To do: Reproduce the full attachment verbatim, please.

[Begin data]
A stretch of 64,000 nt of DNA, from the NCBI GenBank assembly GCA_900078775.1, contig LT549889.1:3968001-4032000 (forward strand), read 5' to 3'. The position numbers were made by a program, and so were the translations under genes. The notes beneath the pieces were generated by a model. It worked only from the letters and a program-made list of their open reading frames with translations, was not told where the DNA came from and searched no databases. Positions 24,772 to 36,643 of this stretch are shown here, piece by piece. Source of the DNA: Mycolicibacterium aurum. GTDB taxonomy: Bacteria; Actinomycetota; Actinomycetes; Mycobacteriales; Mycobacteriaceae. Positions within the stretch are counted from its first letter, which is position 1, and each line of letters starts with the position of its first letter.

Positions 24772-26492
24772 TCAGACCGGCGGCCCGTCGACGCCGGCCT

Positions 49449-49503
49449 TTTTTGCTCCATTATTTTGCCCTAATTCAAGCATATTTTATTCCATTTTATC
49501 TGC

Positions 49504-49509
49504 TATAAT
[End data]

A stretch of 64,000 nt of DNA, from the NCBI GenBank assembly GCA_900078775.1, contig LT549889.1:3968001-4032000 (forward strand), read 5' to 3'. The position numbers were made by a program, and so were the translations under genes. The notes beneath the pieces were generated by a model. It worked only from the letters and a program-made list of their open reading frames with translations, was not told where the DNA came from and searched no databases. Positions 24,772 to 36,643 of this stretch are shown here, piece by piece. Source of the DNA: Mycolicibacterium aurum. GTDB taxonomy: Bacteria; Actinomycetota; Actinomycetes; Mycobacteriales; Mycobacteriaceae. Positions within the stretch are counted from its first letter, which is position 1, and each line of letters starts with the position of its first letter.

Positions 24772-26492
24772 TCAGACCGGCGGCCCGTCGACGCCGGCCT

Positions 49449-49503
49449 TTTTTGCTCCATTATTTTGCCCTAATTCAAGCATATTTTATTCCATTTTATC
49501 TGC

Positions 49504-49509
49504 TATAAT